Sen. Ron Wyden (D., Ore.) is trying to put the brakes on a bipartisan anti-sex trafficking bill that is picking up steam and appears headed for all but certain Senate passage early next year.
The bill, which the Commerce Committee unanimously passed this week, would allow families of victims of sex-trafficking, as well as states, to sue websites like Backpage, a Craigslist competitor, that allow advertisements selling sex with minors to be posted.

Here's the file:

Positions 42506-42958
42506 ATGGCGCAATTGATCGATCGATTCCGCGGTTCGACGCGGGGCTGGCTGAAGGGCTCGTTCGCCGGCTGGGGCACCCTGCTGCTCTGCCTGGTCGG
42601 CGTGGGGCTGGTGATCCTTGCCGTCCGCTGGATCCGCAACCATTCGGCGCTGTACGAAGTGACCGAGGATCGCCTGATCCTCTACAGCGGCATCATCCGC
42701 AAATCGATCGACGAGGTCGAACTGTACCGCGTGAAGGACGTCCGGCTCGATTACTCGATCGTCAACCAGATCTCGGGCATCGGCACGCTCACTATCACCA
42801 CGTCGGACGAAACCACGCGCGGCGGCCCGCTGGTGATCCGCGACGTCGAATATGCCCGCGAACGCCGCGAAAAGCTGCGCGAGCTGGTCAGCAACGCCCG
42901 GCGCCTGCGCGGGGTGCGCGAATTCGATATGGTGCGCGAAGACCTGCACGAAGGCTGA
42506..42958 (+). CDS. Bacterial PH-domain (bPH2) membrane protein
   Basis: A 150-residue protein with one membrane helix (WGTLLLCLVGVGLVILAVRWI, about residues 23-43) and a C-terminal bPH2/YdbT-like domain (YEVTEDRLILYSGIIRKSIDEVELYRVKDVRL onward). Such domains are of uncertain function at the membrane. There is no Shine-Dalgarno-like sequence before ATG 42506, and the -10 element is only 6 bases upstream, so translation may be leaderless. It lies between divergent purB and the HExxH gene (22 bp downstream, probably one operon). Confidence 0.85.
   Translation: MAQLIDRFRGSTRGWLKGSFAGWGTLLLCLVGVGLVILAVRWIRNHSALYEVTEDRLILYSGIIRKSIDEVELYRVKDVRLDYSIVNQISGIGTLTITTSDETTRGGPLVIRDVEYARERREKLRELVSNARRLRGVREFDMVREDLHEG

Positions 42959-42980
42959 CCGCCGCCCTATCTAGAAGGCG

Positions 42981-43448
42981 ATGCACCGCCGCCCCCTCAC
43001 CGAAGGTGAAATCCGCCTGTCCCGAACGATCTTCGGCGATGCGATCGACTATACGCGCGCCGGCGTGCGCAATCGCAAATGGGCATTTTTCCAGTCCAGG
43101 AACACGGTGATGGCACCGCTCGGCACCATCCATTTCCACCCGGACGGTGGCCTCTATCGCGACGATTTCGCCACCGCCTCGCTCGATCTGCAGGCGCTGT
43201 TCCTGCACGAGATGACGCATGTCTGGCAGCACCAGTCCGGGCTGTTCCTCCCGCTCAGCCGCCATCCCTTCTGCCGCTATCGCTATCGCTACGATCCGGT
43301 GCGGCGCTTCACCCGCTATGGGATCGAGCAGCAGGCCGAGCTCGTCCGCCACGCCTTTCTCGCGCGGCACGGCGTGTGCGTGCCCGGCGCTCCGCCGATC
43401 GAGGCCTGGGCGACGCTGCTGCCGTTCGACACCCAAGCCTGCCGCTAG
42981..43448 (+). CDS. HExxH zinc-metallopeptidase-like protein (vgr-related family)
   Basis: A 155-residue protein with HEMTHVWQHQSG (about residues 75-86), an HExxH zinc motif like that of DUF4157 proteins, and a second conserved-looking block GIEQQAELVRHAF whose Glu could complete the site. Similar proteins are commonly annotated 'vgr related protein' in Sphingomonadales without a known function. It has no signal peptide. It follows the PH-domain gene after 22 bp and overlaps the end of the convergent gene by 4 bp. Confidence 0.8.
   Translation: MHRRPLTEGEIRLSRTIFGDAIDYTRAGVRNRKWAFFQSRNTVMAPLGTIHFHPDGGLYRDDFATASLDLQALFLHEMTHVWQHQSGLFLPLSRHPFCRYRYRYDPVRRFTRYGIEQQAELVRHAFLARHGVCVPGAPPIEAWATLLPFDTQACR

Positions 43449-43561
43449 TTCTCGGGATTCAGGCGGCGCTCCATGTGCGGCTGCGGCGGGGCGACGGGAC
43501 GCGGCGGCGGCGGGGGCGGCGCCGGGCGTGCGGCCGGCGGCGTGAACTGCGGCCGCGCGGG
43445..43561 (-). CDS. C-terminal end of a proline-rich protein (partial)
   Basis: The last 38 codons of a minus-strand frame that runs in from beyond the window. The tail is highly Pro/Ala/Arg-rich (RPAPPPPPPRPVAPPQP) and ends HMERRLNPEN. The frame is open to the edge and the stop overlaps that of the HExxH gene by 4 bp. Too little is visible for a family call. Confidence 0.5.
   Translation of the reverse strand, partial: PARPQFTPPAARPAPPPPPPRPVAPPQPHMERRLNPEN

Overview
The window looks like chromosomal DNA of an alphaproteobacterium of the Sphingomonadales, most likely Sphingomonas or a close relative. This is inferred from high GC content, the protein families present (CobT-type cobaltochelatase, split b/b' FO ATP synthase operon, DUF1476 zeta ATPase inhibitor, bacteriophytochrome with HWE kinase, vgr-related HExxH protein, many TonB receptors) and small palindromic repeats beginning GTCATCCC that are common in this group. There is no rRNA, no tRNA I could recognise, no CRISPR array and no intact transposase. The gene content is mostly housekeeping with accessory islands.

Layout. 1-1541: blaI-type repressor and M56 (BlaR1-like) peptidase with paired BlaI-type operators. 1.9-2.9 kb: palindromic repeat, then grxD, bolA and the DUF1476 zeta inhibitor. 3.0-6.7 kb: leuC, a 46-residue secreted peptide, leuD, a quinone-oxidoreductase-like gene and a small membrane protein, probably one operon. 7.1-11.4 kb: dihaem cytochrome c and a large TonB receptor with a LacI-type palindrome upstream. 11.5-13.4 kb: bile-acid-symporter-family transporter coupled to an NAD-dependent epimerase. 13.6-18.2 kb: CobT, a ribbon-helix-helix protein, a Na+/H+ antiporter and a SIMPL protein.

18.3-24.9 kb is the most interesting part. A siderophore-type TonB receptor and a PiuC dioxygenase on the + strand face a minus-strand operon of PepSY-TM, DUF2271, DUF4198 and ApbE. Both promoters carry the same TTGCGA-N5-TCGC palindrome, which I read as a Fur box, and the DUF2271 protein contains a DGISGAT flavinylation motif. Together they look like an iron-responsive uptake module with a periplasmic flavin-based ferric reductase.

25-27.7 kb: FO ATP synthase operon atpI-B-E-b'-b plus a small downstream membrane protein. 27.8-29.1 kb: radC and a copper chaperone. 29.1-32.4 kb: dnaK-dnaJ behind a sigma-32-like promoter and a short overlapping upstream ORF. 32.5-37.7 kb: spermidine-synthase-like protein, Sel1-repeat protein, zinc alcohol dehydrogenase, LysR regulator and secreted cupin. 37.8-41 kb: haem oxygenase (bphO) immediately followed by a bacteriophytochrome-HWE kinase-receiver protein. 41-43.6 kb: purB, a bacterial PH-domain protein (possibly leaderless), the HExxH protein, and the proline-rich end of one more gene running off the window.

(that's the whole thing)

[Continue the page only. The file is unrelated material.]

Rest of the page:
Wyden on Wednesday issued a hold on the measure, arguing that it could harm start-up Internet companies, the tech economy, and innovators.
The Oregon Democrat helped write the 1996 Communications Decency Act, a provision of which the measure would alter. He also has authored legislation aimed at curbing sex-trafficking.
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